Tax Disputes

A tax attorney can help you if you have a tax dispute, want to sue the IRS or the state over a tax issue, or want to go to the U.S. Tax Court for a hearing. [5] Tax lawyers can represent you in negotiations or advocate for your interests in tax court proceedings. [6]

Tax Debt Resolution

If you have an outstanding balance with the IRS that you want to negotiate or contest, a tax attorney may be able to help you pursue options such as an offer in compromise, innocent spouse relief, installment plans to pay tax bills over time, [5] or penalty abatements to settle your tax debt and prevent further collection actions.

Tax Planning and Compliance

Tax attorneys can help you minimize your tax obligations, ensure compliance with all tax laws and regulations, and structure transactions in a way that saves you money on taxes.

Tax Fraud or Evasion Allegations

If you’re facing allegations of tax fraud or evasion, it’s essential to seek legal representation from a tax attorney who can defend your rights, provide legal advice, and represent you in criminal tax proceedings if necessary.

Estate Planning

Tax attorneys who specialize in estate planning and probate taxes can help you come up with ways to pay the least amount of taxes on your estate, write wills and trusts, and give you advice on probate proceedings and managing your estate.[5]

How Can Tax Attorneys Help You During an Audit?

Reviewing and Organizing Tax Records

Tax attorneys can help you carefully go over your tax records, financial documents, and other important papers to make sure they are correct and complete. They can help you gather the proof you need to support your tax return, spot any possible problems or red flags, and prepare a comprehensive response to IRS inquiries.

Communicating with IRS agent on your behalf

During an audit, one of the most important things a tax lawyer does is talk to the IRS on your behalf. Tax attorneys are proficient communicators and are capable of persuasively communicating your position.

Negotiating Settlements of Payment Plans If Necessary

If the IRS audits your tax return and finds mistakes or other problems, tax attorneys can negotiate and work out a deal with them. 

Representing You in Appeals or Litigation if the Audit Escalates

Tax attorneys can help people who are having disputes with the IRS that can not be solved through audits. These lawyers can take part in administrative appeals or tax litigation proceedings. As experts in both tax law and litigation strategies, tax lawyers can effectively represent your interests in tax court or before the IRS Appeals Office.

Facing an IRS audit can be stressful.

Contact Us Now and Alleviate Your Worries!

(904) 595-8471

Get a Tax Attorney to Represent You

People who are the subject of an IRS audit should reach out to a qualified tax attorney for advice or to represent them. It is not a good idea to try to handle tax audits on your own because they can have big legal and financial effects. Tax attorneys have the knowledge, experience, and tools to help you get through the audit process, protect your rights, and lower your potential liabilities.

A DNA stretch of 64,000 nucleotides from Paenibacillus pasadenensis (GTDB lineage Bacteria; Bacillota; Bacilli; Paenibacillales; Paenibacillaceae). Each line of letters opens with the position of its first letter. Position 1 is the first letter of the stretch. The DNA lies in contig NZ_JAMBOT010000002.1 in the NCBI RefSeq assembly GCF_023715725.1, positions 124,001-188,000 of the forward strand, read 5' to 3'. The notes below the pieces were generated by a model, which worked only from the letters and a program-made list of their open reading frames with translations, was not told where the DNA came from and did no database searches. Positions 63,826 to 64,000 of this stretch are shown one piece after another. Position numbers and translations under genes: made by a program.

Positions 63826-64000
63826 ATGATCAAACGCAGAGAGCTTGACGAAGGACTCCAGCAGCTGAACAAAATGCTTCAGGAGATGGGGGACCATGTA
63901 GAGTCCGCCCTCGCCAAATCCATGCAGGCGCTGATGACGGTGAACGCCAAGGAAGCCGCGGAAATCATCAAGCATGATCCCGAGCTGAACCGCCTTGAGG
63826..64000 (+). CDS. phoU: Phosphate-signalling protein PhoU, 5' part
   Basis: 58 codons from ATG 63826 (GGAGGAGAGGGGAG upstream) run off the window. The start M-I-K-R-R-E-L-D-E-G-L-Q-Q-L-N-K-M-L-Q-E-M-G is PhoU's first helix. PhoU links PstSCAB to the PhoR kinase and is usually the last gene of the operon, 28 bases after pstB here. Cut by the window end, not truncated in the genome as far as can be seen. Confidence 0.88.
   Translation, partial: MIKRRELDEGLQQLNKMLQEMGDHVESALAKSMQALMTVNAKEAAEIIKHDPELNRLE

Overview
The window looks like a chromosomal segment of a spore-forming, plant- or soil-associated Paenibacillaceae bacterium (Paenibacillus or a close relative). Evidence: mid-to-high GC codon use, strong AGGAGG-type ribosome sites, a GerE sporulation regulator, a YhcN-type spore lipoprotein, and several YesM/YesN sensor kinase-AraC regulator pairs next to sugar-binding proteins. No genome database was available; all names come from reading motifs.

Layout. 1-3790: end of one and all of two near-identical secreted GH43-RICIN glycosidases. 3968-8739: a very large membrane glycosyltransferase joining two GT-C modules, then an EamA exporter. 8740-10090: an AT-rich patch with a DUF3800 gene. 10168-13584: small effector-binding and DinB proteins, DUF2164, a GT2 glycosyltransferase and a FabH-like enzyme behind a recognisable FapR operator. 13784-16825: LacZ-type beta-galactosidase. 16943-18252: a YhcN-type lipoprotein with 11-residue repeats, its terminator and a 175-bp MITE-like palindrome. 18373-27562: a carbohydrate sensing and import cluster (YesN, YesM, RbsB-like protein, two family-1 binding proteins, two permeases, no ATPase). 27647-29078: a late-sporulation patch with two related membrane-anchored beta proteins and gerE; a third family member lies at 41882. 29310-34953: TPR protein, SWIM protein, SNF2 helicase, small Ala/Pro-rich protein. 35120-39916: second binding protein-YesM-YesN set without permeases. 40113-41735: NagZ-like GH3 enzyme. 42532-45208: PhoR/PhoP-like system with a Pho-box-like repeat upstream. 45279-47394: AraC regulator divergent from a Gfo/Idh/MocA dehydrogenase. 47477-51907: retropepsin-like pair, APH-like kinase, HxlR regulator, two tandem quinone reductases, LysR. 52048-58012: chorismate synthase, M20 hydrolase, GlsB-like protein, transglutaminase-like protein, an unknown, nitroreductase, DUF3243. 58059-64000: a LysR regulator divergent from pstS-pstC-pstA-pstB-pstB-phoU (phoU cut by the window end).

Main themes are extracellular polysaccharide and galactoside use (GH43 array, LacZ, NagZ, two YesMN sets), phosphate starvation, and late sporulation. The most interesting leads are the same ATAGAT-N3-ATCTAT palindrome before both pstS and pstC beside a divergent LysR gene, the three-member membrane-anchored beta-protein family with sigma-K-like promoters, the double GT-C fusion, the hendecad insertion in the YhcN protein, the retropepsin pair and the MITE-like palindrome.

Unlike most companies, whether you’re a business owner, an individual taxpayer, or facing complex tax issues, we have tax attorneys on staff who will be directly assigned to your case. With their specialized knowledge and expertise, you can trust that your audit representation is in capable hands.

For every case we take on, we bring a strong sense of dedication, honesty, and discipline as a veteran-owned business. As a small company, we prioritize personalized attention and care for each client. Your case won’t get lost in the shuffle or passed from person to person. Instead, you’ll work directly with a dedicated team committed to achieving the best possible outcome for you.

Don’t face the IRS alone—reach out to us today to schedule a free consultation and take the first step toward resolving your audit issues soon.

  1. Tax Audit Definition | IRS Tax Audit | TaxEDU Glossary. (2024, February 23). Tax Foundation. https://taxfoundation.org/taxedu/glossary/audit/
  2. IRS Audits | Internal Revenue Service. (n.d.). https://www.irs.gov/businesses/small-businesses-self-employed/irs-audits
  3. https://www.irs.gov/pub/irs-news/fs-06-10.pdf
  4. Curtis, G. (2023, November 22). Avoid an Audit by Knowing These 6 Red Flags. Investopedia. https://www.investopedia.com/articles/pf/07/avoid_audits.asp
  5. Orem, T. (2024, January 11). When to Hire a Tax Attorney. NerdWallet. https://www.nerdwallet.com/article/taxes/tax-attorney
  6. Orem, T. (2024, February 13). 7 Reasons the IRS Will Audit You. NerdWallet. https://www.nerdwallet.com/article/taxes/reasons-irs-audit
  7. How A Tax Attorney Can Help – FasterCapital. (n.d.). FasterCapital. https://fastercapital.com/topics/how-a-tax-attorney-can-help.html
  8. G. (n.d.). When To Hire a Tax Attorney: 6 Reasons You Might Need One. Nasdaq. https://www.nasdaq.com/articles/when-to-hire-a-tax-attorney:-6-reasons-you-might-need-on